Unknown to most is that our capital city and Japan’s gateway to Kyushu, Fukuoka, have shared a friendship for 15 years. In honour of this special relationship, head chef Norihisa Maeda at Kinu By Takagi at the Mandarin Oriental, Bangkok, is taking diners on a culinary journey to Fukuoka this month.
In partnership with the Fukuoka prefecture, the kaiseki restaurant has introduced new menus for lunch and dinner, available until Feb 28. Both menus feature speciality produce from Fukuoka, including Buzen Sea Hitotsubu oysters and Ariake seaweed, available for the first time in Thailand and only at Kinu. The ingredients used in these new lunch and dinner menus are handpicked and at their seasonal best.
Begin with a traditional celebration New Year’s dish, Kaki-namasu. Usually prepared with pickled daikon, carrot and the start of the salad, persimmon. Fukuoka prefecture is also known for its delicious varieties of persimmons; the best time to enjoy Fuyu persimmon is between November and February. At Kinu, chef Maeda prepares it with Fuyu persimmon, snow crab, scallop, turnip, red radish, Thai celery, pickled veggies and ryuhi-konbu served with a yuzu vinegar jelly. A good refreshing sweet-sour start to the meal. Chef Maeda will incorporate Fuyu persimmon into this traditional dish of pickled vegetables which are turnips, red radish, and local Thai celery, snow crab and scallops all served with yuzu vinegar jelly. The unique sweetness of the Fuyu persimmon balances perfectly the tart pickles and jelly to deliver a fresh start to the meal.
Chef Maeda’s love for Thai ingredients shines through in the next course with Thai river prawn, egg tofu, taro root mochi, radish and carrot served with in a Kyoto white miso soup. Another New Year’s dish that originated around 100 years ago, the mochi is what makes the soup “ozoni”, while the white miso gives the soup a sweet flavour. “The white miso at Kinu cannot be bought in retail outlets and is only acquired by professional chefs,” says chef Maeda. The dish also comes with a tab of Japanese mustard, which is quite potent and can clear the senses, so mix it thoroughly in the soup. Fun fact: There are many versions of this soup around Japan; in Tokyo, for example, ozoni is usually a clear broth.
Tsukuri is usually the chef's daily catch and is often a selection of sashimi like kinmedai or splendid alfonsino and yellow fin tuna, among others with freshly-grated wasabi. The Hassun has Squid sashimi with yuzu kosho pepper sauce topped with Hokkaido sea urchin and green tea soba noodles for crunch; Kazunoko or herring roe with cucumber, red carrot and wasabi-tofu cream (my favourite of the bites and fun fact: eaten during the New Year to symbolise fertility); Japanese sea bream and salmon sushi; Charcoal grilled Buri yellowtail marinated with Kyoto white miso and served with pickled lotus root with glutinous rice mochi powder.
The Buzen Sea is rich in plankton, essential nutrition for the oyster, resulting in large, firm and flavourful oysters. It is perhaps important to note that the Hitotsubu oyster does not shrink when cooked, remaining plump. Chef Maeda has incorporated this special ingredient into two dishes. One offers Hitotsubu oysters and Shirako cod fish roe wrapped in tofu paste and deep-fried, served with a chrysanthemum dashi sauce. The other dish features the Hitotsubu oysters poached and served with Sturia caviar. The gem of the Buzen Sea in two unique styles, but only in the dinner menu.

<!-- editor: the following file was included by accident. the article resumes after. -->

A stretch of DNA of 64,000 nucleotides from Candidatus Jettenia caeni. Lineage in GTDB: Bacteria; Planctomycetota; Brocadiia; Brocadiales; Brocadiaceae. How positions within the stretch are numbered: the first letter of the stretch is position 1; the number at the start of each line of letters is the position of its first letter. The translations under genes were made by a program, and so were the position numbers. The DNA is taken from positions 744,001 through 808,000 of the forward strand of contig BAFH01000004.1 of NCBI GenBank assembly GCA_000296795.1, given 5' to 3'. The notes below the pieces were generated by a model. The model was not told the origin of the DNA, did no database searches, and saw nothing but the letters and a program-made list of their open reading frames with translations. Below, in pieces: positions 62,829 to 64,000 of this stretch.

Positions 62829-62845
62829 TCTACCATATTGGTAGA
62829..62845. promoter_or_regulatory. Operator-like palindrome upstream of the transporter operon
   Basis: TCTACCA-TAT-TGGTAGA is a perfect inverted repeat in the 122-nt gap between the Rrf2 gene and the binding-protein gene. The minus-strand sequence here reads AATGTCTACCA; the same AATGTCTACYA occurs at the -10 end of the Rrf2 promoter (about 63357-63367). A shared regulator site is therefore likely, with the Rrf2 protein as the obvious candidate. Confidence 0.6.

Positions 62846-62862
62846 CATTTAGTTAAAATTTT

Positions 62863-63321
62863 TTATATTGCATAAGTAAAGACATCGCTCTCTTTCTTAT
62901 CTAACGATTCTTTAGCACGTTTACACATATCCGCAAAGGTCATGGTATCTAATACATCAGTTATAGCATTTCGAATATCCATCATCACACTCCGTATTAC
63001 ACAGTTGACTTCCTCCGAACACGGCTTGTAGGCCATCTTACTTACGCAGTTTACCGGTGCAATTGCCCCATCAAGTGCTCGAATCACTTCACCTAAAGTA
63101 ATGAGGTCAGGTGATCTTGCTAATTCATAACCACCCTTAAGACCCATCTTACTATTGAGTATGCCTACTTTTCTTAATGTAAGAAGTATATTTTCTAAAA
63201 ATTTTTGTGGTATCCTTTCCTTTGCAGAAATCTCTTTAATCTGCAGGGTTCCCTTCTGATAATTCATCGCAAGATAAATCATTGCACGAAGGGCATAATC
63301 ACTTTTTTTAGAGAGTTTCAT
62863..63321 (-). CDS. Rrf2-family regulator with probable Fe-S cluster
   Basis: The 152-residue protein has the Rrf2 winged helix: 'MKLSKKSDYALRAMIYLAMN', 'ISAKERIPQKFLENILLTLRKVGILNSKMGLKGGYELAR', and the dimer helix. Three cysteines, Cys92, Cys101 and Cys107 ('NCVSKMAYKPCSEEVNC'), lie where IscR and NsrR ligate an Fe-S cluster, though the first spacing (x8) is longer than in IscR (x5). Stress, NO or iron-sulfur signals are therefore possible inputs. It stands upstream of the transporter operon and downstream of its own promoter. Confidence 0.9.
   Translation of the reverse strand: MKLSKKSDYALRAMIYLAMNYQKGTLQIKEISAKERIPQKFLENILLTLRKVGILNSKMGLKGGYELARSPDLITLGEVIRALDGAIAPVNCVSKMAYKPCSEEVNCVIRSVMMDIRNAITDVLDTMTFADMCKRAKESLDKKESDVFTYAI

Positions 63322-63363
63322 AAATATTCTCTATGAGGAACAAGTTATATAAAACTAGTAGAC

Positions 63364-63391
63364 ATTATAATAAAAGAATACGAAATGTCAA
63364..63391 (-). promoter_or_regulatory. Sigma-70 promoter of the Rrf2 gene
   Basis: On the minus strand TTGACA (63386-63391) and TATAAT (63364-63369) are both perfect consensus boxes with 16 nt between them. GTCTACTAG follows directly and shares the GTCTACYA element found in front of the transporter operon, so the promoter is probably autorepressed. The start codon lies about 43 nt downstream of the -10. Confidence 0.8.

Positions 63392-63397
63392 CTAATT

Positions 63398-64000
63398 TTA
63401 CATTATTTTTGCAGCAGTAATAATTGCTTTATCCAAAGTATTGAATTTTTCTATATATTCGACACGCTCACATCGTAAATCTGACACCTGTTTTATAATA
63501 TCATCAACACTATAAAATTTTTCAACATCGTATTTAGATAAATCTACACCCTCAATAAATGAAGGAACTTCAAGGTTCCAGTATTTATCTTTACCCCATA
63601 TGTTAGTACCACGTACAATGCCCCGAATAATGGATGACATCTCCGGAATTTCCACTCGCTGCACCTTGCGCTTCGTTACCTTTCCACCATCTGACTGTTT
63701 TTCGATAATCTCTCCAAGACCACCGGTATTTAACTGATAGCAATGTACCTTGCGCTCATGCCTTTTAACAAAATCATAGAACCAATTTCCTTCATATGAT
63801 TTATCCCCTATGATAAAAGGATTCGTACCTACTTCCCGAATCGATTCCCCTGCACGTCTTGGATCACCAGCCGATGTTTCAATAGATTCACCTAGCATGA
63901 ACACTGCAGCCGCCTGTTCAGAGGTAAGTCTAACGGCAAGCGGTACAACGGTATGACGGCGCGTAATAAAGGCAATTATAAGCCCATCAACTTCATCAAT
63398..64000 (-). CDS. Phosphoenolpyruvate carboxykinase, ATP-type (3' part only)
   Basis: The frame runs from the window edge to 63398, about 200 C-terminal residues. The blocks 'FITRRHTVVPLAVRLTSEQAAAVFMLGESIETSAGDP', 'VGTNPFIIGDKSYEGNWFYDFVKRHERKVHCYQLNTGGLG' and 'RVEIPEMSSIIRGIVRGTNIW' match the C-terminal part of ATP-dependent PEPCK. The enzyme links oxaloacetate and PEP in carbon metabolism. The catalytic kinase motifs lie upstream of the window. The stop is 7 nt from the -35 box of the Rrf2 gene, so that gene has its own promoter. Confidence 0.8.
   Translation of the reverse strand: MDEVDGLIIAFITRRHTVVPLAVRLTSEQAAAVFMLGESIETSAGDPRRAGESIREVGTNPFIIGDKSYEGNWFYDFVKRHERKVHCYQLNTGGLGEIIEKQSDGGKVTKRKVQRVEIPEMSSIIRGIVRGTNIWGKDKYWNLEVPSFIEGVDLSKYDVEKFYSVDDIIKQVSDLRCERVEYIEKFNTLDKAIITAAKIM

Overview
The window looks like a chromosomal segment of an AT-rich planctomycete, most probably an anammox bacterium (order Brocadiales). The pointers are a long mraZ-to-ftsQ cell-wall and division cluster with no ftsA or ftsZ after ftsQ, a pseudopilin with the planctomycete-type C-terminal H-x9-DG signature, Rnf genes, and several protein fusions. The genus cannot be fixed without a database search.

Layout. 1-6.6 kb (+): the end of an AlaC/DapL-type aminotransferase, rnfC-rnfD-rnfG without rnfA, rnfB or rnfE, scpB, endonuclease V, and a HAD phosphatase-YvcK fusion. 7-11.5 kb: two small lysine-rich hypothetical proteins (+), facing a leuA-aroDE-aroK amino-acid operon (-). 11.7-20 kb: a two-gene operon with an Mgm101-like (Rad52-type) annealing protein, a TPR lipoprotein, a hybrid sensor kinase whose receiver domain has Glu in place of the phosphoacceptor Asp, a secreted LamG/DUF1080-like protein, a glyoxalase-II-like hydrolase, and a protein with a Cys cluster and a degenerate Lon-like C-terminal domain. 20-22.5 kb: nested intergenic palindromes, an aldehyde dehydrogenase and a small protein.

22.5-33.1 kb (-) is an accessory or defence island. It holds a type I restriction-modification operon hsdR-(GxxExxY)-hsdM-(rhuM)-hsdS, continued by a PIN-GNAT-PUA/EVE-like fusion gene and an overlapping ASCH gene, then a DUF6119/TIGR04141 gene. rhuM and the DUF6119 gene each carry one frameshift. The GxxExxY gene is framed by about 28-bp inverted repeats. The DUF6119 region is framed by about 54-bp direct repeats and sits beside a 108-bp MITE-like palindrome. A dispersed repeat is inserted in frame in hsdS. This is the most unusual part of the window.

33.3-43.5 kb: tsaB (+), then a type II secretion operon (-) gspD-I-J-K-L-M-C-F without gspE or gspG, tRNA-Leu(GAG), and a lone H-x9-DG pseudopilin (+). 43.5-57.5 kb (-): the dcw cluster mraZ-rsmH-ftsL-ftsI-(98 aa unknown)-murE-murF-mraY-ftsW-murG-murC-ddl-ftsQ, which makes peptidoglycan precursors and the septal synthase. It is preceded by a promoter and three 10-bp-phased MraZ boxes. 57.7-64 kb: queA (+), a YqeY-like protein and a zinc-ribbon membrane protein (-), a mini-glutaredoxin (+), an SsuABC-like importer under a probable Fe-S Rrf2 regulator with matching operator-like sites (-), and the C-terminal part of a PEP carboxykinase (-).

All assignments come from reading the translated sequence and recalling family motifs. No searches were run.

Hakata Wagyu, also from Fukuoka is from the Japanese black and brown Wagyu cattle. This Wagyu, the most popular in Japan, is famous for its melt-in-the-mouth texture. Fed on Fukuoka hay and multi-grains, the cattle are raised for more than 20 months in a stress-free environment surrounded by beautiful scenery and nature. The carefully-monitored nutrition translates into perfectly marbled and tender beef. At Kinu, the Wagyu is charcoal-grilled teriyaki-style, served with chives, egg yolk powder and black truffles. Chef Maeda spends two days preparing the beef before charcoal-grilling it a la minute, allowing the aroma of the grilled Wagyu to tantalise the senses of the diners in the 10-seat restaurant.
The Ariake seaweed is one of Japan's best-selling products, with more than 2 billion sheets produced yearly. Despite its extensive production, it cannot meet local demand, however, Kinu By Takagi has managed to source this prized seaweed and it is the star of the rice course. Japanese rice is served with mixed seafood and slow-cooked onsen egg, topped with the seaweed.
Another pride of Fukuoka is the Amaou strawberry. A most sought-after variety in Japan, it has been ranked No.1 in sales in Japan for more than 15 years. The Amaou strawberry is known for its captivating shape, vibrant red colour and irresistible juicy taste with a firm texture that will leave you wanting more. Elevating the lunch and dinner experiences to new heights is a delectable dessert featuring the Amaou strawberry. The strawberry is best enjoyed between January and March and it’s in its prime at Kinu. It is celebrated in five different ways in one bowl, from fresh to compote, jelly, ice cream and sauce, ending the Fukuoka journey on a high note.
Kinu By Takagi is open for lunch and dinner from Wednesday to Sunday. The five-course lunch is priced at B4,000++ per person and the 10-course dinner at B8,000++ per person. All the courses can be paired with sake from Fukuoka. Call 02-659-9000, email email@example.com, visit mandarinoriental.com/Bangkok.